As of December 2022, Congress is not currently considering any additional immigrant visa options. However, there have been recent updates to the EB5 program regarding reserved visas.
The EB-5 program operates on a quota system, with a limit to the number of EB-5 visas that can be issued each year. Typically, this annual cap falls around 10,000 visas, though it was 20,000 for FY2022. This total is further divided, with 7% of the total allotted to each country. For most countries, this poses no issues. However, for countries with particularly high EB5 visa demand — such as China, India, and Vietnam — investor demand often exceeds the available supply. This leads to processing backlogs and lengthy delays. To help combat this, Congress has reserved 32% of the annual visa total for investors who invest in targeted employment areas (TEAs). This provision was included in the EB-5 Reform and Integrity Act that went into effect in March 2022.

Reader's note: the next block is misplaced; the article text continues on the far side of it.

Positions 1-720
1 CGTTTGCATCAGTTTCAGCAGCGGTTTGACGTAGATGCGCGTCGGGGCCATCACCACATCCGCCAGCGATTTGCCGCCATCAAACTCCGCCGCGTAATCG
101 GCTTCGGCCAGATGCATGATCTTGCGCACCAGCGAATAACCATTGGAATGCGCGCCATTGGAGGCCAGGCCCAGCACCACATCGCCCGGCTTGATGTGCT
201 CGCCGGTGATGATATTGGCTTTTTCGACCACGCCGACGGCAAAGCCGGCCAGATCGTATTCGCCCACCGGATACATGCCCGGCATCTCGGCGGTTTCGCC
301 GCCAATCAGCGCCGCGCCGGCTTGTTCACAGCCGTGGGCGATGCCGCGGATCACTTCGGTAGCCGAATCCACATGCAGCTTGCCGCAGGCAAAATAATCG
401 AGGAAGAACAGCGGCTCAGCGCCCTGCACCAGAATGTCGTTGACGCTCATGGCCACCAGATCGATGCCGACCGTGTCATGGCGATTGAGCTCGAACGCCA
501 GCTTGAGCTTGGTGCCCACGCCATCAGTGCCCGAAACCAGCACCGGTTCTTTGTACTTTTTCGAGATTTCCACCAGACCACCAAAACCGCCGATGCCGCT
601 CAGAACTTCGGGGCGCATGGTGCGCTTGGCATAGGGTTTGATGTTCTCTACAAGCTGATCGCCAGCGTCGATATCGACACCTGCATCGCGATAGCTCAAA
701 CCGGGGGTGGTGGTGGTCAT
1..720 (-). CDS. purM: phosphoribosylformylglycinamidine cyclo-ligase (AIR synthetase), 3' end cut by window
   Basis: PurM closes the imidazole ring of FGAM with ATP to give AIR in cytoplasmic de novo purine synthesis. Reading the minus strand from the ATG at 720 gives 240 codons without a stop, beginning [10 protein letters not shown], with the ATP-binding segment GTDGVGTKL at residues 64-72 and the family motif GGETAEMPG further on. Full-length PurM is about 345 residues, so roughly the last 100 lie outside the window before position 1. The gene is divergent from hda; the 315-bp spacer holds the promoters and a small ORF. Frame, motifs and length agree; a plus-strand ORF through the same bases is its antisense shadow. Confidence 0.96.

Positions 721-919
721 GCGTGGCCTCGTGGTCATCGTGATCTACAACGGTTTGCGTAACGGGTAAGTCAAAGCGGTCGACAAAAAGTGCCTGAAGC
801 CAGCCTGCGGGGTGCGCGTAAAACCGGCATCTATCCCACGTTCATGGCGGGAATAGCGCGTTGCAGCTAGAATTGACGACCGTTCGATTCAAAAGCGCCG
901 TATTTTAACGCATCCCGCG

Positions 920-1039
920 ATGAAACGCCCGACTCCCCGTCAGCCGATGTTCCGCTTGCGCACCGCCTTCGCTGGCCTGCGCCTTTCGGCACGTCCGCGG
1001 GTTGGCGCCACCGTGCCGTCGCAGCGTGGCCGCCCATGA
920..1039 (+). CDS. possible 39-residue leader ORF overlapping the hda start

Of the reserved EB5 visas, 20% is for rural TEAs, 10% is for high unemployment TEAs, and the remaining 2% is reserved for certain public infrastructure projects that qualify as TEAs.
EB5 investors who choose projects in TEAs and receive I-526 petition approval are assigned reserved visas. This is particularly beneficial to investors from high demand countries. Whereas an investor may wait years to receive an EB5 visa due to their country’s high demand, investors who are assigned a reserved visa will receive one upon I-526 approval — regardless of their nation’s visa availability.
Prospective EB5 investors should keep in mind that the reserved visas are allotted on a “first come, first serve” basis. The earlier an applicant invests in a TEA project and receives I-526 approval, the more likely it is that they will obtain a reserved visa. Investors who receive I-526 approval after the reserved visa pool has been taken up will likely have to wait until the following fiscal year to receive their visas.